Each year, Hawai‘i receives top marks among various state health rankings. We should be proud of that recognition, and of the policies that helped put us there, including the Prepaid Health Care Act, Medicaid expansion, and support for organized labor. But good health isn’t just a result of having health insurance. The status of our health is determined largely by socioeconomic factors (40 percent) and healthy behaviors related to these factors (30 percent), such as access to nutritious, affordable food, and having the time and a safe place to exercise. The remaining factors are housing and transportation (10 percent), genetics (10 percent) and clinical care (10 percent).

Research has shown that “health” is correlated with income and wealth equity, decent housing, and education, from preschool through college. With those factors in mind, Hawai‘i’s current economic trends may not keep our residents in the best of health.

Hawai‘i’s cost of living is the highest in the nation with a “regional price parity” of 118.4 percent of the national average. Hawai‘i is tied for second in the nation in the percentage of cost-burdened renters: 46.4 percent of renters here pay 35 percent or more of their income toward rent.

 

 

 

Income growth in Hawai‘i over the past 25 years has failed to touch lower-income workers. Only the top 20% of earners have gotten ahead.

 

 

 

 

 

 

 

 

 

 

 

 

 

The amount of money required to cover a bare-bones “survival budget” for a family of four has increased by 20 percent.

 

 

 

 

 

 

 

 

 

 

 

 

 

The gap between wages and costs has widened because the jobs created in Hawai‘i are disproportionately low-wage jobs. Hawai‘i wages, on average, are 10% lower than the national average.

 

 

 

 

 

 

 

 

 

 

 

 

 

 

 

 

 

People with more education earn more money.

 

 

 

 

 

 

 

 

 

 

 

But only 33% of jobs projected for 2020 will require a bachelor’s degree or higher.

 

 

 

 

 

 

 

 

 

 

 

 

 

 

And there are big differences in who has college degrees. In part, it’s because a college education is expensive. 47% of Hawai‘i college graduates in 2015 left school $24,554 in debt. Lower-income students may not be able to stay in school and earn a degree, and this helps perpetuate the income gaps between groups. As for getting an educational head start, average preschool costs in Hawai‘i are the highest in the nation as percent of median income for couples. This is, in part, because Hawai‘i is last in nation in access to public preschool (only 2% of 4 year-olds in 2015-16).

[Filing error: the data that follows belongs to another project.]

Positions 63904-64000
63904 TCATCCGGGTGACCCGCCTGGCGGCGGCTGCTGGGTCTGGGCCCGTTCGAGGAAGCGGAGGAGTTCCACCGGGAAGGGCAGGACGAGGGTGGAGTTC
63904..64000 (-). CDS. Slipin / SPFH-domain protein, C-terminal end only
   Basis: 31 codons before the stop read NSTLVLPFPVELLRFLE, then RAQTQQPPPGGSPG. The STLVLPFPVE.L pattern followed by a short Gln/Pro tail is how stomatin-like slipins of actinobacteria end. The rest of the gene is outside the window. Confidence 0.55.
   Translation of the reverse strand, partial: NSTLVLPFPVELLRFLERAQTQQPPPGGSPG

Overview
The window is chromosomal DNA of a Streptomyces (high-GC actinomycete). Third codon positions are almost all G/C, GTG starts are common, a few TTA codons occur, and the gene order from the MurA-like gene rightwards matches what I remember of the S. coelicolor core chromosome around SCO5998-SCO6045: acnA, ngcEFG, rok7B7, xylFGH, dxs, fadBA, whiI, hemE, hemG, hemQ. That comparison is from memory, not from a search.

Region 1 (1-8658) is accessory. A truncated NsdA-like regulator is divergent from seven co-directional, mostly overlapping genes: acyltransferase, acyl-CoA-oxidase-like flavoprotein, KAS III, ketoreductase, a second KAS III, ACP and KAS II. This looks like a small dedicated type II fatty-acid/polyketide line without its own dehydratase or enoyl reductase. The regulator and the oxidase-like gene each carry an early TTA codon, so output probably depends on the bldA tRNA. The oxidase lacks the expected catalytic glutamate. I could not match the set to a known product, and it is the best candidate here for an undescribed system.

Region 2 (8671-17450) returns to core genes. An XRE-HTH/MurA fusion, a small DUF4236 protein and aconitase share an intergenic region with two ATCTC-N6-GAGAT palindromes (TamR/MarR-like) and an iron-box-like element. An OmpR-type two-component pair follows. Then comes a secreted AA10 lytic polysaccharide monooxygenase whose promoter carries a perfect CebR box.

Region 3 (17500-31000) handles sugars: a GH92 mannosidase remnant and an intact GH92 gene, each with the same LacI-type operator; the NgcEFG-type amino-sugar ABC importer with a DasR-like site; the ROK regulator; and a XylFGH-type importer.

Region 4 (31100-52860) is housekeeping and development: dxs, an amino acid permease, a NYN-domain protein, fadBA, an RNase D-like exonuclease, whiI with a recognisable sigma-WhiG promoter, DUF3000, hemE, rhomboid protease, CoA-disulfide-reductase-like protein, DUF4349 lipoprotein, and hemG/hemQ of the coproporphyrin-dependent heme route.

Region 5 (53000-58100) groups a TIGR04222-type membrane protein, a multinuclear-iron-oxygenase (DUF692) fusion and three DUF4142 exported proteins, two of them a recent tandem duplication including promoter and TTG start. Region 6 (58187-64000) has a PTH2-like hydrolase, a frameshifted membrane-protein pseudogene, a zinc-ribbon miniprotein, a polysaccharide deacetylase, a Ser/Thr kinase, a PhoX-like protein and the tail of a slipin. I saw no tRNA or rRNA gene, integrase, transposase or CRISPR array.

Good policies can help reverse these trends

Here are six well-researched programs and policies proven to strengthen family economic security and, with it, better health outcomes. Some are in place here, others could be improved upon, and several need significant work here in Hawai‘i.

  • Earned Income Tax Credit (EITC) – A $1,000 increase in EITC benefits results in better test scores, better likelihood of high school graduation and college enrollment, reduced stress and sick leave, and fewer low-birth weight babies. Hawai‘i’s state EITC went into effect in 2018. This good start needs to be turned into a refundable tax credit, as it is on the federal level and in many other states.
  • Supplemental Nutrition Assistance Program (SNAP) – Participation decreases metabolic syndrome and results in better educational outcomes and less dependency on public benefits. Hawai‘i has done a good job of increasing participation in this important food program in recent years.
  • Quality preschools – Attending quality preschool results in better lifelong educational and economic prospects. Hawai‘i has a long way to go to ensure access to good quality preschools that are available and affordable to all families. It is important for us to greatly expand and fund public preschools across the state.
  • Paid sick leave – Ensuring that all workers can take time off when ill increases economic security, reduces ER use for primary care, and helps contain the spread of communicable diseases.  Hawai‘i does not require employers to provide paid sick leave but we should. The people who are not currently protected with paid sick leave are usually those least able to make ends meet without a full paycheck.
  • Housing First – This program helps get people into housing, reduces hospital admissions, improves physical and mental health, and increases access to treatment for substance use. Housing First has been successfully linking homeless people in Hawai‘i to housing since 2014 through public-private partnerships.
  • Transitional Jobs – Access to work improves physical and mental health, better birth outcomes and child health, and reduces domestic violence. The Transitional Jobs program in Hawai‘i is a successful program that could be expanded to meet more local employers’ needs. It is coordinated by the state Workforce Development Council.